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==Proposition== Bottom-up (Darwinian) causation obviates Top-Down causation (the Great Chain of Being). The Converse: Newton's Third Law is falsely restrictive, mind can unilaterally act on matter, and evolution is accomplished Top-Down by a First Cause.

===Argument 1.=== Causality presumes that one thing leads to another. ===Argument 2.=== The “great chain of being” was a postulated top-down causal chain. ===Argument 3.=== “Illumined by Newtonian law, ‘intent,’ in Nature, lost its awe.” ===Argument 4.=== Random causality does not presuppose any element of purpose and intent. ===Argument 5.=== Sequential causality may superficially suggest purpose and intent. ===Argument 6.=== Consciousness is no demonstration of top-down causation. ===Argument 7.=== Darwin saw that bottom-up random variation succeeding on its merits would explain evolution.

ElaborationEdit

  1. Causality [[1]] presumes that one thing leads to another.
    1. Causality deals with whether, why, and how one thing makes another happen.
    2. The prerequisite is events, objects, variables, or states of affairs; something existing [[2]] and happening, rather than nothing.
    3. Causality is presumed to be lawful:
      1. Incident and antecedent are individually recognizable, usually from their resemblance to past occurrences.
      2. Incident and antecedent could be unrelated, a happenstance “coincidence” [[3]] in time and place.
      3. The (tentative) law is that one chronologically follows the other.
      4. Incident and antecedent are logically related in terms of simpler or more fundamental things (reductionism)[[4]].
      5. Upon occurrence of the cause the effect probably will follow.
      6. Repetition of the sequence merits increased confidence in the law.
      7. Eventually it is assumed that the antecedent not only reliably precedes the indident but makes it happen; by the nature of things, the effect is caused.
  2. The “great chain of being” [[5]] was a medieval top-down causal chain.
    1. According to the “principle of sufficient causation,” [[6]]something cannot arise from nothing.
      1. Descartes used this argument to “prove” God, as a concept of perfection which could not have arisen from nothing.
      2. Fallacy: Questionable Cause. The fallacy is that what can be conceived must have existed.
    2. Medieval “science” argued similarly that only complexity begets complexity, so there must be a great chain of being: top-down causality.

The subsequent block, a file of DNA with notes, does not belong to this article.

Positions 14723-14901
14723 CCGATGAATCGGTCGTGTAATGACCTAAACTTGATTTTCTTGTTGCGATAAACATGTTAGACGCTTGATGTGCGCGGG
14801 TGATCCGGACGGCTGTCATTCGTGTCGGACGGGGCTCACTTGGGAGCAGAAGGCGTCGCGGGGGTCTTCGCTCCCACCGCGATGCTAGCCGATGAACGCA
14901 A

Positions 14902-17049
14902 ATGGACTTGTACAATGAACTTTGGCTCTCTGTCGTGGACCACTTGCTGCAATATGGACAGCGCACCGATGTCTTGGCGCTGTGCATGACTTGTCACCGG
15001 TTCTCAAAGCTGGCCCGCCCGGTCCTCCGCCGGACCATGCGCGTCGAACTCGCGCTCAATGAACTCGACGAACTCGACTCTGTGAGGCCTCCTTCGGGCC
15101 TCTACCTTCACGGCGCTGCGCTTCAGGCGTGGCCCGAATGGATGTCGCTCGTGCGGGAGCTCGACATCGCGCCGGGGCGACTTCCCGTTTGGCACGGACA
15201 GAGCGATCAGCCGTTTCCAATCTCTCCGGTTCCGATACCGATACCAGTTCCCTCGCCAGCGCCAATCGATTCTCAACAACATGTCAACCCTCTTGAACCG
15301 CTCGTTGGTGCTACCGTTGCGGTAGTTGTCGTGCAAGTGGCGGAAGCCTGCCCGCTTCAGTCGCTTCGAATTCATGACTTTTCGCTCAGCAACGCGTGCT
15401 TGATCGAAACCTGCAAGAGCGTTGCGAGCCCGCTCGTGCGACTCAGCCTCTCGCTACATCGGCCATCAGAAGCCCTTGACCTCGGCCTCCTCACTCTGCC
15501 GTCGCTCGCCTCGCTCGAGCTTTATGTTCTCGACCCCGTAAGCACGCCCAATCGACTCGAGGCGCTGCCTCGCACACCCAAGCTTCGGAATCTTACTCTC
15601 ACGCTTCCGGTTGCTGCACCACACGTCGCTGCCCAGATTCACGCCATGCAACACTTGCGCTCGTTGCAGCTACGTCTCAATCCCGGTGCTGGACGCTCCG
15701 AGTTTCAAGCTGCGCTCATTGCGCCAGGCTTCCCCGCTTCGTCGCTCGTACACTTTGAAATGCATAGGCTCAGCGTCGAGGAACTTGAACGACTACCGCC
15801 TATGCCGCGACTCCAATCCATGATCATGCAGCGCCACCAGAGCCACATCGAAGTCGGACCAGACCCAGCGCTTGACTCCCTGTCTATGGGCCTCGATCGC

1. The problem is, traced ever upward, where does this lead? Can the chain be infinitely long?
      2. If not, why stop? Must we not inquire as to the cause of the First Cause?
      3. Awe is no excuse for cessation of inquiry. One good inquiry deserves another!
      4. Fallacy: Questionable Cause.
        1. One fallacy is inconsistent use of method.
        2. Another is presumption of large and rapid changes.
        3. Another is category error, in postulating mind over matter, as in Cartesian dualism.
    3. Top-down causation, with or without intermediate hierarchy, is still the basic argument for God, or the Prime Mover.
  3. “Illumined by Newtonian law, ‘intent,’ in Nature, lost its awe.”
    1. This addendum to Pope’s epitaph [[7]] expresses the Newtonian paradigm of causality.
    2. Isaac Newton [[8]], cutting through medieval superstition, hypothesized [[9]] that in the lawful universe nothing is happening but interactions between bits of matter.
    3. We can reason for ourselves that a bump from one body on the other must be mutually the same as the bump from the other on the first (Newton’s Third Law) [[10]]. Inequality between action and reaction is impossible.
    4. Integration over distance gives conservation of momentum[[11]] over time, of energy [[12]].
    5. Any contention to the contrary must pragmatically argue both inequality of the forces between masses and nonconservation of the integrals.
    6. Quantum mechanics, [[13]] is a more fundamental theory than Newtonian mechanics and classical electromagnetism, in the sense that it provides accurate and precise descriptions for many phenomena. Still, the kinds of possible events are quite constrained, and whatever the force, action still equals reaction.
    7. Acceptance of the supernatural [[14]] paradigm, or mind over matter, or “intent in nature,”
      1. Presumes the power of the mental over the physical (mind over matter), as in top-down causation.
      2. Which requires rejection of Newton’s Third Law and its corollaries.
      3. Each paradigm explicitly denies the other.
      4. Those denying the plausibility of the supernatural typically claim that the only events which cannot be studied scientifically are those which cannot be perceived by any means. If an event claimed to be supernatural really has happened, it can therefore be studied scientifically and is not supernatural.
    8. Prior to Darwin, only the great chain of being could account for nature, requiring contra-Newtonian faith in intent in nature.
  4. Random [[15]] causality does not presuppose any element of purpose and intent.